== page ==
Not an easy subject to grasp due to the differences between typical class based coding and prototype based coding. Much like back in AS2.0, scope is your issue.
When you setTimeout(), you run from 'window' scope, not from the scope you think you're running from (inside that frame_0 function). Therefore your 'name' var no longer exists if you dynamically created it there.
If you create yourself a way to manage references (so you don't pollute the global scope) you can get a reference to this object at any time. The reason it works on a mouse click is because that click operates at object scope. In other words when you click on the object on the canvas, "this" returns back to that objects scope. So saying stage.removeChild(this);, the "this" refers directly to what you clicked.
Code seems to work better if you don't understand prototype scope so here's a quick and dirty example of me escaping the encapsulated scope issue by directly creating a new 'ball' object from my library at the top most level (global), which is 'window':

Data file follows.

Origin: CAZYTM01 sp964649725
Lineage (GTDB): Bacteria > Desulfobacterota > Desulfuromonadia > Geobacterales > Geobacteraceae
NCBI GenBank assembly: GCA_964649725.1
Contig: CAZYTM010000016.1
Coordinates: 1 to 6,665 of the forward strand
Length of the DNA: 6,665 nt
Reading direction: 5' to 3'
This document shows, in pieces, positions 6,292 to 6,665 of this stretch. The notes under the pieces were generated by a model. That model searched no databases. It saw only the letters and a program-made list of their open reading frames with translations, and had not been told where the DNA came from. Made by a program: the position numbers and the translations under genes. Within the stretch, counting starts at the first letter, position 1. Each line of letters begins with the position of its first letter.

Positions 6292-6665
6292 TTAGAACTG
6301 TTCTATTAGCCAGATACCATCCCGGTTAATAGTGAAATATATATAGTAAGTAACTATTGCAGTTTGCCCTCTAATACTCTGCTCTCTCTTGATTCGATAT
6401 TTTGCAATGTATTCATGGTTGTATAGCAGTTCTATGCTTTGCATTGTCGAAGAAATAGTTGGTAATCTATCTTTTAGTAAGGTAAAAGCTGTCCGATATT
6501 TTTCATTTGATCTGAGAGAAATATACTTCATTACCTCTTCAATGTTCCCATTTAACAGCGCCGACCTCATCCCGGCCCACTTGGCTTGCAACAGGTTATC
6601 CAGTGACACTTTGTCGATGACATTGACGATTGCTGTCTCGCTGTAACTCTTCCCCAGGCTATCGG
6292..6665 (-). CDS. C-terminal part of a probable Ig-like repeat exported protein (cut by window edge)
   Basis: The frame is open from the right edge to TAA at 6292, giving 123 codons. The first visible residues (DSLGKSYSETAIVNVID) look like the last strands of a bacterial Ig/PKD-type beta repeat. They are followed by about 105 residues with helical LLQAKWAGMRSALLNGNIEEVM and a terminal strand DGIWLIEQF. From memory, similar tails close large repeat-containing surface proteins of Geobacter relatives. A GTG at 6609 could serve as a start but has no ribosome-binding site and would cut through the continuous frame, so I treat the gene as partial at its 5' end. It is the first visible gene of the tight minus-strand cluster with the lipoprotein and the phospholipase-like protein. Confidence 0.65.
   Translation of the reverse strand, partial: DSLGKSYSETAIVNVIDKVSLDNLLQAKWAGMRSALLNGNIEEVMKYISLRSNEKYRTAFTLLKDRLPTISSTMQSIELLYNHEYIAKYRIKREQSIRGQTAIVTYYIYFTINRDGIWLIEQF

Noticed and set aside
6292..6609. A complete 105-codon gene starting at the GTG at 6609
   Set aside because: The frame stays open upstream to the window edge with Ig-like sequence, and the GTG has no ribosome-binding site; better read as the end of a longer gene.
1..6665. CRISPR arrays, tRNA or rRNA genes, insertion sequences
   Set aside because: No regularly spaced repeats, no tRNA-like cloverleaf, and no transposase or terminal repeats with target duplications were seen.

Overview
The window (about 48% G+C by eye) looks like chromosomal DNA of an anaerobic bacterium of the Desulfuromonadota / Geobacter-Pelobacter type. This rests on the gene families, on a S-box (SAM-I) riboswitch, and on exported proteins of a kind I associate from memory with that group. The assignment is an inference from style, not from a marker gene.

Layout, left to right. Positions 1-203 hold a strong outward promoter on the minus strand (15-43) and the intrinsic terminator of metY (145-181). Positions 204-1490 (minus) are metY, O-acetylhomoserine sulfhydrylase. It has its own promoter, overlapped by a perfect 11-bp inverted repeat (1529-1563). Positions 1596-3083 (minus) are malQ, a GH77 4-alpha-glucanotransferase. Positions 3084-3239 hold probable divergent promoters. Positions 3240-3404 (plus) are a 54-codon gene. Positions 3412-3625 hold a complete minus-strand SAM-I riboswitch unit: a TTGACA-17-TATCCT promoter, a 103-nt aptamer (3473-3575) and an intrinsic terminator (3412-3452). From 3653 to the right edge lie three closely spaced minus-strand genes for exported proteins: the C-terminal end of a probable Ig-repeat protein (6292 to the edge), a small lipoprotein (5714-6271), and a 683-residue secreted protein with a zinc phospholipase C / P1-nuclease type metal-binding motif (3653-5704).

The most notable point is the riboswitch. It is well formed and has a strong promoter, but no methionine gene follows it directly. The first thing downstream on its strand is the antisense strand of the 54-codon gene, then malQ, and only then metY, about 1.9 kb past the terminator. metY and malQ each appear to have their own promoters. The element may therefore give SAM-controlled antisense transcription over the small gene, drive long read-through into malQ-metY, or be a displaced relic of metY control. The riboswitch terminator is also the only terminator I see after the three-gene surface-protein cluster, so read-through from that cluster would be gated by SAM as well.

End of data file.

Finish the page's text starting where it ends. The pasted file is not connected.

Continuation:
New HTML5 Canvas document, object in library with linkage set to 'ball':
// aquire new 'ball' from library linkage, assign to global (window)
// variable 'myBall', as addChild returns the DisplayObject added
window.myBall = stage.addChild(new lib.ball());
// display on stage (stage is inherited from window)
// set timeout in this context but function will run from
// the window context, not this context (a function inside
// the frame_0 function inside lib.AddRemove)
// I am running from window scope here, luckily I
// created myBall at this scope so I can access it
Because I saved myBall to 'window', I have global access to it. While this works, this isn't a good idea, it just proves the scope issue.
When you use CreateJS directly the scope you create objects from is created by you yourself so you know how to access items. I myself am a bit confused on the scope in which Flash wishes to operate.